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Digital Subscriptions > Writing Magazine > July 2016 > Ebooks: Beyond Amazon

Ebooks: Beyond Amazon

E-publishing is a constantly changing landscape. Understand the marketplace and distribution options available with advice from Matador ebook manager Rachel Gregory

Often, I’m contacted by prospective and existing clients who are convinced that the only way they will be successful as an ebook author is to publish exclusively through Kindle. There are inarguable benefits to doing this for some authors but from my experience of the market, it isn’t the best option for everyone – and it’s certainly not the only route worth considering. It’s fair to say that it’s becoming harder to make sales in an increasingly competitive market. It’s also true that Amazon remains the dominant ebook retailer and the distribution options that are available to indie authors are diminishing… but there are still plenty of choices to make.

The digital publishing landscape is changing…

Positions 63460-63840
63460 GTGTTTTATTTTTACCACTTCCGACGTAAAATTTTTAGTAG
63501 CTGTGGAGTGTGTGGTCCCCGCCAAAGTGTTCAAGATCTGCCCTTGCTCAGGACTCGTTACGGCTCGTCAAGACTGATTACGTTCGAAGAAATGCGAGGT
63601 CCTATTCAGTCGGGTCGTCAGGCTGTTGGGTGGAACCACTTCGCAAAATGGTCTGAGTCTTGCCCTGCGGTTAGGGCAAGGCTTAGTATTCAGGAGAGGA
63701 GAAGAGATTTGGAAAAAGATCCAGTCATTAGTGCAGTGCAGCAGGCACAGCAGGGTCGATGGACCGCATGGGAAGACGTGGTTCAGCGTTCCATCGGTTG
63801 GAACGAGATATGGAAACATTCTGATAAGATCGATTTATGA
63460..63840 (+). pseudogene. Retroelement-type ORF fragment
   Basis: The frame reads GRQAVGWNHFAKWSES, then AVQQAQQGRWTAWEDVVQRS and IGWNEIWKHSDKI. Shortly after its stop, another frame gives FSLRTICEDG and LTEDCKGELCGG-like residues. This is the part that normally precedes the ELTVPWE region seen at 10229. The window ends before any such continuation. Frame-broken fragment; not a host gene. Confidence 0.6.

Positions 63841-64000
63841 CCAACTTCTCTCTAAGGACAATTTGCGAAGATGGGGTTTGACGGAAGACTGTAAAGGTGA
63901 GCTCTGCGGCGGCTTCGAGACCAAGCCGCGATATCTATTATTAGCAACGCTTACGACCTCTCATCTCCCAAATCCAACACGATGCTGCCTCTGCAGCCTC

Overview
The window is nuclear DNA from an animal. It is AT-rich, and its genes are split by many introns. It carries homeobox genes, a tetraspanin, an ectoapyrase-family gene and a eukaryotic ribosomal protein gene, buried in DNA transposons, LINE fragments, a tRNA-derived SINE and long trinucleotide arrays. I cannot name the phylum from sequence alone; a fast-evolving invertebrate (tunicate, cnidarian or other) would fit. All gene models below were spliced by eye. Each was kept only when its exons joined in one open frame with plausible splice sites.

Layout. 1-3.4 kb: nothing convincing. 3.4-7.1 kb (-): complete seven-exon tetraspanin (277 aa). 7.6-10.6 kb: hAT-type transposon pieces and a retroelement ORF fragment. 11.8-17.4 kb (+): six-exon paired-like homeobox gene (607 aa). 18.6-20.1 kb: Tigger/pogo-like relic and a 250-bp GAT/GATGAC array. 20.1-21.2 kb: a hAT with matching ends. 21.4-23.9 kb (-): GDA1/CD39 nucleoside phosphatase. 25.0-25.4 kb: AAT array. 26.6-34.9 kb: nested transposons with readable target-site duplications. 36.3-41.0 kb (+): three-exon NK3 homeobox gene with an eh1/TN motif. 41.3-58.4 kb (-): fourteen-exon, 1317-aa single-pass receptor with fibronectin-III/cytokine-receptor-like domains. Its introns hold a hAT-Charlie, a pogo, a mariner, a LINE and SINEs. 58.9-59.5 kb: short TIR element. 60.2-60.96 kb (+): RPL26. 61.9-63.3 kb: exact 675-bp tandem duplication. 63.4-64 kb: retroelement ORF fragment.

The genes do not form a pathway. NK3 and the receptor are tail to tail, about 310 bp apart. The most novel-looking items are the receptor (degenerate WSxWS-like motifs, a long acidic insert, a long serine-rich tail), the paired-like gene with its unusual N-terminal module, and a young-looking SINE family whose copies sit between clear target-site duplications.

It’s impossible to ignore the influence that Amazon is having in the evolving digital publishing landscape. There is no disputing that it holds the lion’s share of the ebook market; the figures are too significant to be overlooked (it is home to almost 75% of all ebooks, including indie titles, and around 85% of all self-published ebooks). Apple and Nook hold joint second place for distributors in America in terms of the number of new ebooks made available for sale through them each month, with Google Play and Kobo following closely behind. So, what does this keen competition between Amazon and other retailers mean for authors? The answer is not clear-cut. While earning information indicates that over 80% of paid indie ebook authors were publishing through Amazon in 2015, the oft-publicised opinion that this means there is no real contest in terms of distributors is shortsighted. When considering the return that an author receives per sale, Amazon is far from generous. Kindle’s pay per-page system, brandished as a new, fairer remuneration method for authors, can result in a fluctuating, minimal royalty rate. Retailers take varying percentages from each sale and Amazon’s cut is among the lowest, provided an ebook is priced within a certain threshold, but it is the only retailer to take a delivery charge in addition to their cut in many cases. According to analysts of the Author Earnings Survey (www.authorearnings.com), when considering indie ebooks as well as those published by the trade, the smaller ebook retailers were found to be giving a larger return to indie authors; over a third of the royalties that Kobo currently pays go to selfpublished authors.

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